If you are over 50, considering a job search, and have not updated LinkedIn or created a Profile, you could be in a tough spot.
Today, more than ever before, employers and recruiters expect to find your credentials on the site.
They also expect you to be reasonably social media-savvy in general, and your LinkedIn Profile and activities demonstrate that you are savvy.
If you have never set up a robust LinkedIn Profile (or you have never considered why it is important to do so), these tips will help you make changes in your use and perception of LinkedIn.
First off, you will need to embrace LinkedIn for a successful over-50 job search, no matter what you have thought of it in the past.
Successful job search practices changed substantially over the past decade as employers increased their use of technology for recruiting.
With more than 690 million users (in Q2, 2020), LinkedIn has emerged as THE hub for job seekers and employers to exchange information.
Nearly 95% of all employers use the site to identify and court job seekers, according to some studies. It has been said that if you cannot be found on LinkedIn, you do not exist.
It is important to realize that you already HAVE an online identity, whether you populate a LinkedIn Profile or not.
Google yourself (called "Defensive Googling"), and you are likely to see online entries with your name, job title, age, or even your address. You are far better off controlling this information (personal online reputation management).
LinkedIn is one of the best tools for managing your online reputation and what Google shows the world about you.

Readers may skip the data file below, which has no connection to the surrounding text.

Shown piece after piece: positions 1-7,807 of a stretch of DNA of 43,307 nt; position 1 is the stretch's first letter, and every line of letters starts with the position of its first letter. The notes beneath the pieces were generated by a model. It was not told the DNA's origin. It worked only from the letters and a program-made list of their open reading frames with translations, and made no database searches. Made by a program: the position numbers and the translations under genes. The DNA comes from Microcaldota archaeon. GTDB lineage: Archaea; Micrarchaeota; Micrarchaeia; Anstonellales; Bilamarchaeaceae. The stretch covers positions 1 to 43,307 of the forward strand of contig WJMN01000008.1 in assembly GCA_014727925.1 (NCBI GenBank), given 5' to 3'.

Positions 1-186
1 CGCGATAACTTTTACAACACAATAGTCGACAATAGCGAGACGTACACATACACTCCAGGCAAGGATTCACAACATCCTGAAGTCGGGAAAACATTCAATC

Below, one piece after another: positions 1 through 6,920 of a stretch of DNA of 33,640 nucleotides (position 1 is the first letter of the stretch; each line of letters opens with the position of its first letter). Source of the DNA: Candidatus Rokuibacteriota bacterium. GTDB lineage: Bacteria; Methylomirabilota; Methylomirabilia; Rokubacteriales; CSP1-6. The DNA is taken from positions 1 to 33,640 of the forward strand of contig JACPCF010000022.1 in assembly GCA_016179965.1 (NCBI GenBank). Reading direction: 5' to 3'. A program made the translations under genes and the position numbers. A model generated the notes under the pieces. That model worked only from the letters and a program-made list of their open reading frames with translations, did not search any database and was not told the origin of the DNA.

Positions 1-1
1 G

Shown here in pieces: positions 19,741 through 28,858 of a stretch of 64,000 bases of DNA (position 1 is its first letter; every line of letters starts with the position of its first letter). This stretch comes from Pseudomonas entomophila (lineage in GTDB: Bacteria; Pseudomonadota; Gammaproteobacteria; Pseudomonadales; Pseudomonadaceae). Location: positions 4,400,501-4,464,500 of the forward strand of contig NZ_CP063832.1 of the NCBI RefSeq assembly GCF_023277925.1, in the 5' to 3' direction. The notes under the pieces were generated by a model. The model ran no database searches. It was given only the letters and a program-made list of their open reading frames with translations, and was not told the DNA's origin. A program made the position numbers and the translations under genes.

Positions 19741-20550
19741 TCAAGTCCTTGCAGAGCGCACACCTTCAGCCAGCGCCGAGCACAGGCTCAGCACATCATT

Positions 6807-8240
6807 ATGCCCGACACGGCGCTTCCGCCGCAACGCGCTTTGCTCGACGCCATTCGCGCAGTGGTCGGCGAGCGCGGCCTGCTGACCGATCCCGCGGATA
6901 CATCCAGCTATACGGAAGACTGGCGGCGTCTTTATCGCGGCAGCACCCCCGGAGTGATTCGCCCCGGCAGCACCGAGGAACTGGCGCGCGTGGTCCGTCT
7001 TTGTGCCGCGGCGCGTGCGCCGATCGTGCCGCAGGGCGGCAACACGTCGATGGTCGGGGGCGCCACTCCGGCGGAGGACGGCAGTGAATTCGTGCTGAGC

The best sections to use are the:
Do not worry if you cannot completely populate each area when you begin. By design, LinkedIn will prompt you to finish empty sections, helping you to add data that appeals to employers and to other users looking to connect with you.
Some users in the over-50 category make the mistake of leaving a barely done LinkedIn Profile on display. Big mistake, an incomplete or skimpy Profile makes you look like you do not understand how important it is or how to leverage it.
Supply as much information as possible in your Profile to leverage the site’s artificial intelligence-backed algorithms. This adds important keywords to your Profile, resulting in more traffic and visibility.
LinkedIn's algorithms favor users with robust Profiles (especially when these users comment on posts of professional interest). If needed, you can review Profiles of other users in your field for inspiration.
Most employers are interested in your history from the past 10-15 years, no matter if you fit the over-50 group or not.
Therefore, your Experience section should focus on this part of your career.
You can also, if needed, eliminate dates of attendance from your college studies on LinkedIn by omitting the year of graduation when specifying degrees or university programs.
What if you have relevant job experience (such as previous military history) from past roles that would otherwise “date” you as a candidate? Simply fold these into your last job entry in the description field, captioned as “Additional Experience” and noting the name of the organization.